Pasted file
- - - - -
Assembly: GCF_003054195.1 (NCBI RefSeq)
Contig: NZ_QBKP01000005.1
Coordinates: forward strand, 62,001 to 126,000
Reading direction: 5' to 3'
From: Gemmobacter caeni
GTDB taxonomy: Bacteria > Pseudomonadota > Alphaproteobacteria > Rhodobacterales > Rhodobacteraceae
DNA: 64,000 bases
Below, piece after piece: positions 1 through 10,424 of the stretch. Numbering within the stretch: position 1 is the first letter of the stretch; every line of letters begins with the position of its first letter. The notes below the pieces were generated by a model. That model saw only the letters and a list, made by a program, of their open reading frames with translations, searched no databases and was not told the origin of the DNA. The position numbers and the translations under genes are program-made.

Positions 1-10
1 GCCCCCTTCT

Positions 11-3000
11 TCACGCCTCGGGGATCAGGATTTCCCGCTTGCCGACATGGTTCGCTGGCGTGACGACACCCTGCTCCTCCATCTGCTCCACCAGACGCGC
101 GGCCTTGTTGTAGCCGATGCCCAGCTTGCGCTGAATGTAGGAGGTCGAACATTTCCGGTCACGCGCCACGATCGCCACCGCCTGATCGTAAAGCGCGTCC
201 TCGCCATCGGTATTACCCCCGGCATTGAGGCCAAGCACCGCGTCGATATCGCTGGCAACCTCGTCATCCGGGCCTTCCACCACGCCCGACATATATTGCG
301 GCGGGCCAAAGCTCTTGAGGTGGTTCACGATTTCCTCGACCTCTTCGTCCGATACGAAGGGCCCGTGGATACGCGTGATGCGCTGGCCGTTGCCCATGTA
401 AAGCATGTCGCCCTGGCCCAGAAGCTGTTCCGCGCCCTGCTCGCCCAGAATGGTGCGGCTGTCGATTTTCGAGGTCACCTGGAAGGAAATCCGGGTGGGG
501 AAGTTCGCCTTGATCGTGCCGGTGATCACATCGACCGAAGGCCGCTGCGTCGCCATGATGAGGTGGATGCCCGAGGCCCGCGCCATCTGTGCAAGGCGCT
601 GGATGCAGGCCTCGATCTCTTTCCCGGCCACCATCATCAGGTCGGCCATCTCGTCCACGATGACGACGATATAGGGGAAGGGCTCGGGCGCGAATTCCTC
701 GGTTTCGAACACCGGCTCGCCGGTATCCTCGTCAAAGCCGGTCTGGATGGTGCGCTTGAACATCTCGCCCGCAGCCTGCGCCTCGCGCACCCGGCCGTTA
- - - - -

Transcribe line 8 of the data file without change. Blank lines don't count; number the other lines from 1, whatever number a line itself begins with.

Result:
Below, piece after piece: positions 1 through 10,424 of the stretch. Numbering within the stretch: position 1 is the first letter of the stretch; every line of letters begins with the position of its first letter. The notes below the pieces were generated by a model. That model saw only the letters and a list, made by a program, of their open reading frames with translations, searched no databases and was not told the origin of the DNA. The position numbers and the translations under genes are program-made.